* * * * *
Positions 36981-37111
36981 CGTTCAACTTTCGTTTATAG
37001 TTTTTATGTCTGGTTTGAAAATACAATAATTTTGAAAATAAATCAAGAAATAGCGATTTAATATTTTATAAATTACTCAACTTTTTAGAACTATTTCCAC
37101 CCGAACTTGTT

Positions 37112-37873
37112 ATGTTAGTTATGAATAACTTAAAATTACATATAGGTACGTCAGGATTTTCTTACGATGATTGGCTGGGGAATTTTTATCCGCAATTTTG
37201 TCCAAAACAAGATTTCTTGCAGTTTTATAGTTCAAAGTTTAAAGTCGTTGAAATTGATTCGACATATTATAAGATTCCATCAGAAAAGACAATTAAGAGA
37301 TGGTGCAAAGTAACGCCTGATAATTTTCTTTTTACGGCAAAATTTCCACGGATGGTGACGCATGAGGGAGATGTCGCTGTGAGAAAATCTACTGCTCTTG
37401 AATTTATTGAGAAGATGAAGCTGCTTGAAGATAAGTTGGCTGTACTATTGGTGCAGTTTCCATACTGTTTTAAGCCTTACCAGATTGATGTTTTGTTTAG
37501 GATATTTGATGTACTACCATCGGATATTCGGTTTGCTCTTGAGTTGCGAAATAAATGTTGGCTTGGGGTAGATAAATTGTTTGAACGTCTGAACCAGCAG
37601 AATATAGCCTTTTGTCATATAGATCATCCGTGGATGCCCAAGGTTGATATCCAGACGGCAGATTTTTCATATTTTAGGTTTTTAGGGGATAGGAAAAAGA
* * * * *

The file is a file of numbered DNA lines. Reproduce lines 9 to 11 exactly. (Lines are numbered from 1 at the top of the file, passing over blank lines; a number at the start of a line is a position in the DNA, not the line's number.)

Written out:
37401 AATTTATTGAGAAGATGAAGCTGCTTGAAGATAAGTTGGCTGTACTATTGGTGCAGTTTCCATACTGTTTTAAGCCTTACCAGATTGATGTTTTGTTTAG
37501 GATATTTGATGTACTACCATCGGATATTCGGTTTGCTCTTGAGTTGCGAAATAAATGTTGGCTTGGGGTAGATAAATTGTTTGAACGTCTGAACCAGCAG
37601 AATATAGCCTTTTGTCATATAGATCATCCGTGGATGCCCAAGGTTGATATCCAGACGGCAGATTTTTCATATTTTAGGTTTTTAGGGGATAGGAAAAAGA